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Physical Science Basis of Climate Change : IPCC 2007

Physical Science Basis of Climate Change : IPCC 2007

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Physical Science Basis of Climate Change : IPCC 2007

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  1. Physical Science Basis of Climate Change: IPCC 2007 Chapter 7: Couplings Between Changes in theClimate System and Biogeochemistry Emilia K. Jin

  2. Contents • Feedbacks • Global Carbon -Climate System • Land - Climate Interaction • Ocean - Climate Interaction • Reactive Gases • Aerosol Bottom Line: Carbon – Climate feedbacks are critically important for predicting future climate change, but the more we learn the more we realize that we do not understand…

  3. Contents • Feedbacks • Global Carbon -Climate System • Land - Climate Interaction • Ocean - Climate Interaction • Reactive Gases • Aerosol

  4. Couplings Between Changes in theClimate System and Biogeochemistry • To identify the major biogeochemical feedbacks of significance to the climate system, and to assess current knowledge of their magnitudes and trends. • Examine the relationships betweenthe physical climate system and the land surface, the carbon cycle,chemically reactive atmospheric gases and aerosol particles. •  There are large uncertaintiesto provide a simple quantitative description. Biogeochemical cycling • Natural and anthropogenic emissions of gases and aerosols • Transport at a variety of scales, chemical and microphysical transformations • Wet scavenging and surface uptake by the land and terrestrial ecosystems • Wet scavenging and surface uptakeby the ocean and its ecosystems. Earth’s Climate Nonlinearinteractions between/within thedifferent components of the Earth system Radiativeproperties of the atmosphere Complexconnected physical, chemical and biological processesoccurring in the atmosphere, land and ocean. Composition of the atmosphere Biophysical state of the Earth’s surface : LLGHGs, CO2, CH4, N2O, ozone, and aerosol particles.

  5. Radiative Forcing Components and Their Feedbacks to the Climate System • Largest forecers are CO2, CH4, aerosols, ozone, and surface albedo (reflectivity). • They all involve potential feedbacks to the climate system, usually through biogeochemistry. • Nonlinear interactions between the climate and biogeochemical systems could amplify or attenuate the disturbances produced by human activities.

  6. Positive vs. Negative Feedback • Something triggers a small system change • The system responds to the change • Feedback • Positive Feedback: The response accelerates the original change • Negative Feedback: The response damps the original change

  7. Effect of Positive Feedback (1) With positive feedbacks Temperature If no feedbacks present Time

  8. Effect of Positive Feedback (2) If no feedbacks present Temperature With positive feedbacks Time

  9. The Need for Negative Feedbacks • Positive feedbacks are destabilizing - they tend to drive the system away from equilibrium • Negative feedbacks are required to restore equilibrium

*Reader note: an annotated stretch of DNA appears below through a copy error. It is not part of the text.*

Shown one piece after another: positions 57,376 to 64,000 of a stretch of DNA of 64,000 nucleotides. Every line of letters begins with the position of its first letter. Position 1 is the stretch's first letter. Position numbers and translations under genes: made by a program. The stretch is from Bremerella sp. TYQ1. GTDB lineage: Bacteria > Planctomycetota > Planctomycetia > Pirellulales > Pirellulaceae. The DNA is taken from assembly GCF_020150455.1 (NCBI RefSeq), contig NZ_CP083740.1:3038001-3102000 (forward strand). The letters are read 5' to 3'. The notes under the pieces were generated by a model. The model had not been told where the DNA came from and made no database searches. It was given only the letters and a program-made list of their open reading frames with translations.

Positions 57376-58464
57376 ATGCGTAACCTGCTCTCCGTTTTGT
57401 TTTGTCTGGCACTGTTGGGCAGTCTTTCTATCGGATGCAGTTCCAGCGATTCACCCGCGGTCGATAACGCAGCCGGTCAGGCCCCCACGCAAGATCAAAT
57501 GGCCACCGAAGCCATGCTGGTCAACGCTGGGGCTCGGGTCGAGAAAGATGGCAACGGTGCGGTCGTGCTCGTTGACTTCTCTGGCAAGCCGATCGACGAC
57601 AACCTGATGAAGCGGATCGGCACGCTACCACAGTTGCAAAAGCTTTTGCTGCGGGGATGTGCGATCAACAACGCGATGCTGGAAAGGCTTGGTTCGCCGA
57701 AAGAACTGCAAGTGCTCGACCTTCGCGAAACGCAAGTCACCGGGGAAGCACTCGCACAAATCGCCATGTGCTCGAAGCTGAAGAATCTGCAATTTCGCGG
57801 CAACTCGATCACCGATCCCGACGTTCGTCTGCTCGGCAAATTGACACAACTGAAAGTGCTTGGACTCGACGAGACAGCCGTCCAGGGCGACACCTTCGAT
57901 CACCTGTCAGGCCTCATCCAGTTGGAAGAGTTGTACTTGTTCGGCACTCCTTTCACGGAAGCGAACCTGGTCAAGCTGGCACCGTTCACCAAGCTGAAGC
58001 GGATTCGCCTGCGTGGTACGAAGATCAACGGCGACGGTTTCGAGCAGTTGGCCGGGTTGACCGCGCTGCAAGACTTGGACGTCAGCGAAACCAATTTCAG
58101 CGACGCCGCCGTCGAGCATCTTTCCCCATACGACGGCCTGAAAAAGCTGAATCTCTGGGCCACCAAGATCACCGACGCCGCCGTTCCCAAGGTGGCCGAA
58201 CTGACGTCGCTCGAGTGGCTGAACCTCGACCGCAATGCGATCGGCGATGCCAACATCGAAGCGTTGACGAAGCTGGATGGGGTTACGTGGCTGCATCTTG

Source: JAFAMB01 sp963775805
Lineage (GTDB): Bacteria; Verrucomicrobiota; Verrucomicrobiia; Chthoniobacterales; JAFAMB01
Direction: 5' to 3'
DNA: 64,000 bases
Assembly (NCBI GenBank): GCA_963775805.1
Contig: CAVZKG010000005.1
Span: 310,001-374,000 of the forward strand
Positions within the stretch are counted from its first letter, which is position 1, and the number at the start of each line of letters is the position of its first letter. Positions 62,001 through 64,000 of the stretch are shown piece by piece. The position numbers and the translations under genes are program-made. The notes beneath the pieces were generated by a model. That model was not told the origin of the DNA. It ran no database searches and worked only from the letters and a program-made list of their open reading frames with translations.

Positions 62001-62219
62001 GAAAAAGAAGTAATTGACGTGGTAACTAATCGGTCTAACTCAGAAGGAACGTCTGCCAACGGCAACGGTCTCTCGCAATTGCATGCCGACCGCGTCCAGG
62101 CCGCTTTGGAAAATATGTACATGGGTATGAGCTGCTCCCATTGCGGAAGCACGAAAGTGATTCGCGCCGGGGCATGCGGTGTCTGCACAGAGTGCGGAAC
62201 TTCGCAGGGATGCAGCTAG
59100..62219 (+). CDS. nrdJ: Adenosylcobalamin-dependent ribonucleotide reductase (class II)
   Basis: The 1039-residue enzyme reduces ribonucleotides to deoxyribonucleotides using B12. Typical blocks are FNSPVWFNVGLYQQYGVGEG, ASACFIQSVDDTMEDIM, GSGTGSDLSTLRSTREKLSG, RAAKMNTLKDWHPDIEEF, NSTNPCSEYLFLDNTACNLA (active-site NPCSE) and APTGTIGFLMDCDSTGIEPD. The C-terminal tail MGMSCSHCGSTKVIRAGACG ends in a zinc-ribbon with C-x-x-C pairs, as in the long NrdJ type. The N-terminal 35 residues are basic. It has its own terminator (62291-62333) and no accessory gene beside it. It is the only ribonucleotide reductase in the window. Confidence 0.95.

10. A System Without Negative Feedbacks Example “Runaway Greenhouse Effect”, T  H2O  T Catastrophic Warming! Temperature Time

  11. The Way Physical Systems Usually Behave Temperature Warming Accelerating Warming Decelerating Time

  12. Feedbacks - Summary • Positive feedbacks tend to increase the amplitude of the system response • Negative feedbacks tend to reduce the amplitude of the system response

  13. Feedbacks in the Biosphere • 1. The plankton multiplier in the ocean (positive) • (Colder  Stronger Ocean Biological Pump  Remove ATM CO2) • 2. Carbon dioxide fertilization, plant growth (negative) • 3. Effect of higher temperatures on respiration (positive) • 4. Reduction of forest growth because of climate change (positive) • 5. Increased greenhouse gases due to increase of fires (positive) • 6. Release of methane from wetland and permafrost (positive)

  14. Feedbacks in the Climate System • Water vapor feedback • Cloud-radiation feedback • Ice-albedo feedback • Climate-Carbon Cycle feedback

  15. Ice-Albedo Feedback (1) Cooling Ice Increases Albedo Increases Absorption of sunlight decreases

  16. Ice-Albedo Feedback (2) Warming Ice Decreases Albedo Decreases Absorption of sunlight increases

  17. Water Vapor Feedback (1) Warming Evaporation from the Oceans Increases Atmospheric Water Vapor Increases Stronger Greenhouse Effect

  18. Water Vapor Feedback (2) Cooling Evaporation from the Oceans Decreases Atmospheric Water Vapor Decreases Weaker Greenhouse Effect Water Vapor Feedback is Positive

  19. Understanding and Attributing Climate Change • 1. Equilibrium Climate Sensitivity (ECS) and Transient Climate Response (TCR) • Definitions • Model ECS and TCR—the role of feedbacks • 2. Detection and Attribution • Detection and Attribution of What? • Modeling with and without anthropogenic forcing • 3. Understanding?

  20. Equilibrium Climate Sensitivity (ECS) and Transient Climate Response (TCR) • Definition: The ECS is the full equilibrium surface temperature response to a doubling of CO2 • Definition: The TCR is the surface temperature response at CO2 doubling for a 1%/yr increase of CO2 (i.e. at year 70) • a. ECS and TCR are basically model concepts • b. TCR < ECS • c. ECS is a measure of the feedbacks in the system: • Recall: